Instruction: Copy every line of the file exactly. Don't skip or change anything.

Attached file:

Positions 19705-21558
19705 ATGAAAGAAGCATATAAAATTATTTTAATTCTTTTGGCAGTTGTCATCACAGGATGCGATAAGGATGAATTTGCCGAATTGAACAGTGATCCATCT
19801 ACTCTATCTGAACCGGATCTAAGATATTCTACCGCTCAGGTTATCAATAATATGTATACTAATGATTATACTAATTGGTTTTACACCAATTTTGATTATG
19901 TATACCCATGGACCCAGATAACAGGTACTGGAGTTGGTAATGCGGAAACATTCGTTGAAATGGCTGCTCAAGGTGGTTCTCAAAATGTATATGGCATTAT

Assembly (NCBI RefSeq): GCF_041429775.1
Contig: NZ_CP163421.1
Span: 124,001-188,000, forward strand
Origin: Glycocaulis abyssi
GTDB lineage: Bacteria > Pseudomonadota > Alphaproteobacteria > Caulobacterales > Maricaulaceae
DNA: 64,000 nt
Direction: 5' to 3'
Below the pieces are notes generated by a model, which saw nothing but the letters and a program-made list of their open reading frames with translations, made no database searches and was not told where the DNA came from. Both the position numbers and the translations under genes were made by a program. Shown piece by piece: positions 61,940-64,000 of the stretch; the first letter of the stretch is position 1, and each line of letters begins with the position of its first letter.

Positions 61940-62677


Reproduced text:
Positions 19705-21558
19705 ATGAAAGAAGCATATAAAATTATTTTAATTCTTTTGGCAGTTGTCATCACAGGATGCGATAAGGATGAATTTGCCGAATTGAACAGTGATCCATCT
19801 ACTCTATCTGAACCGGATCTAAGATATTCTACCGCTCAGGTTATCAATAATATGTATACTAATGATTATACTAATTGGTTTTACACCAATTTTGATTATG
19901 TATACCCATGGACCCAGATAACAGGTACTGGAGTTGGTAATGCGGAAACATTCGTTGAAATGGCTGCTCAAGGTGGTTCTCAAAATGTATATGGCATTAT

Assembly (NCBI RefSeq): GCF_041429775.1
Contig: NZ_CP163421.1
Span: 124,001-188,000, forward strand
Origin: Glycocaulis abyssi
GTDB lineage: Bacteria > Pseudomonadota > Alphaproteobacteria > Caulobacterales > Maricaulaceae
DNA: 64,000 nt
Direction: 5' to 3'
Below the pieces are notes generated by a model, which saw nothing but the letters and a program-made list of their open reading frames with translations, made no database searches and was not told where the DNA came from. Both the position numbers and the translations under genes were made by a program. Shown piece by piece: positions 61,940-64,000 of the stretch; the first letter of the stretch is position 1, and each line of letters begins with the position of its first letter.

Positions 61940-62677